If I hear the words ‘toilet paper’ one more time in the not-too-distant future, I might scream.
Working in a regional chain supermarket store as a casual shelf-stacker or night-fill was a really good job for its flexibility around university classes and fairly reliable income stream.
The shifts usually followed a predictable and familiar flow: take the product, find it on the shelf, rotate the stock, recycle the box, rinse and repeat.
And then COVID-19 hit.
As the realisation that this wasn’t “just another flu” crept over the nation, the job I’d removed from my LinkedIn profile months ago suddenly became the most stable and secure work in the country.
Suddenly, a regional supermarket store was suddenly scrambling to address a global pandemic.
My once familiar workplace now shapeshifts daily, transforming to meet the needs of unprecedented conditions.
Ironically, we’d just introduced a thumbprint scanner for clocking in when the crisis hit. So, the earliest change was mandatory hand-sanitation before and after touching the scanner.
Employees were issued new hi-vis vests and instructed to sanitise trolleys and baskets each night after closing. Checkout staff now carry hand sanitiser, changing their gloves after every customer transaction.
Opening hours have shifted to allow for a seniors’ hour and tape on the floor marks the now-fabled 1.5 metres for social distancing.
Items once considered shopping list staples are now in short supply. Bread, tinned vegetables, condoms and pasta sauce are now a hot commodity. As is flour, pasta, pet food, paper towel, ramen and – perhaps most infamously – toilet paper. But please don’t talk to me about toilet paper, I’ve probably already heard it three times today.
In the last week, the employee base has been divided into two teams to limit potential exposure. It’s a system adopted from the local medical practice. Employees aren’t to enter the store on days they aren’t rostered on to work.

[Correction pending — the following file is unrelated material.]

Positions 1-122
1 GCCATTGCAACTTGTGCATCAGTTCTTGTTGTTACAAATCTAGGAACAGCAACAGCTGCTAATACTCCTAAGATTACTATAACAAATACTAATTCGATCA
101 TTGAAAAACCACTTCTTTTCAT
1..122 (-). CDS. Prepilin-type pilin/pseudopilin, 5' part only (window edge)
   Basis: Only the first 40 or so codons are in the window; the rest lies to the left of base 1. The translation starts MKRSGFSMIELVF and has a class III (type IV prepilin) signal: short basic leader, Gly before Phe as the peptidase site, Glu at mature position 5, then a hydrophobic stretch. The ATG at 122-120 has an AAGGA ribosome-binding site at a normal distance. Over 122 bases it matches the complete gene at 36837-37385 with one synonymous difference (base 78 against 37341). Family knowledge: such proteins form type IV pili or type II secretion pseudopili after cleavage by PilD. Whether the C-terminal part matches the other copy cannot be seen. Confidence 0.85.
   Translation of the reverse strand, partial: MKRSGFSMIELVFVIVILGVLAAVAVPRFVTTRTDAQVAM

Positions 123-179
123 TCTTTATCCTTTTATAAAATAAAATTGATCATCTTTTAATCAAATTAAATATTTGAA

Colleagues and community Facebook groups rant about unverified tales “city panic-buyers” coming to the region via charter busses and what should be done to stop them hoarding stock.
Two weeks ago, I scoffed at the idea of a ‘supermarket bouncer’ in response to these rumours. Now, a security guard manages the number of customers entering the store.
You’ve probably heard plenty of the aforementioned details mentioned in the nightly news bulletin. What isn’t reported on is the effect this is having on the front lines.
When shoppers began panic-buying, our supplier limited on the amount of stock able to be ordered.
Early in the crisis, an order of 5,000 cartons fell short by nearly half.
As a night-fill stocker, this takes its toll. It’s hard to garner job satisfaction when large sections of shelves remain bare despite working until midnight, knowing the checkout staff will face the consequences when frustrated customers arrive in the morning.
For essential workers, mental health must be treated as a priority amid this crisis.
Officially, we’ve been given a link to the state government’s health website and a voucher for the flu vaccine.
And, while shifts provide a social environment and brief break from isolation, working during a pandemic takes a unique toll.
The risk to workers’ physical health is a significant source of mental and emotional stress.
Some customers can make the burden worse, but plenty offer smiles and a simple “how’s it going?”
Sadly, this kindness isn’t always extended to checkout staff as they adapt to enforcing buying limits while working shifts that are longer, busier and pose a greater health risk.
Many customers are understandably stressed and upset, and checkout staff often cop the brunt of this.
Unfortunately, this was the case before the pandemic, only exacerbated by the current conditions.
But, occasionally, a checkout person receives a gift from a customer as a gesture of thanks.
Facebook and Instagram posts about being courteous to essential service workers have all but replacing the “Thank You Firies” posts of yestermonth.
Australia is still in the early phases of this outbreak. Even three weeks ago, it was impossible to predict how COVID-19 would affect day-to-day life today.
And, unfortunately, what the future holds isn’t much clearer. For now, social distancing is the new normal, and at the time of writing, there is no clear finish line in sight.
The best that most of us can do is stay home, wash your hands, look after yourself and be extra kind to the people around you, particularly our essential workers.
Image by Rachel Darling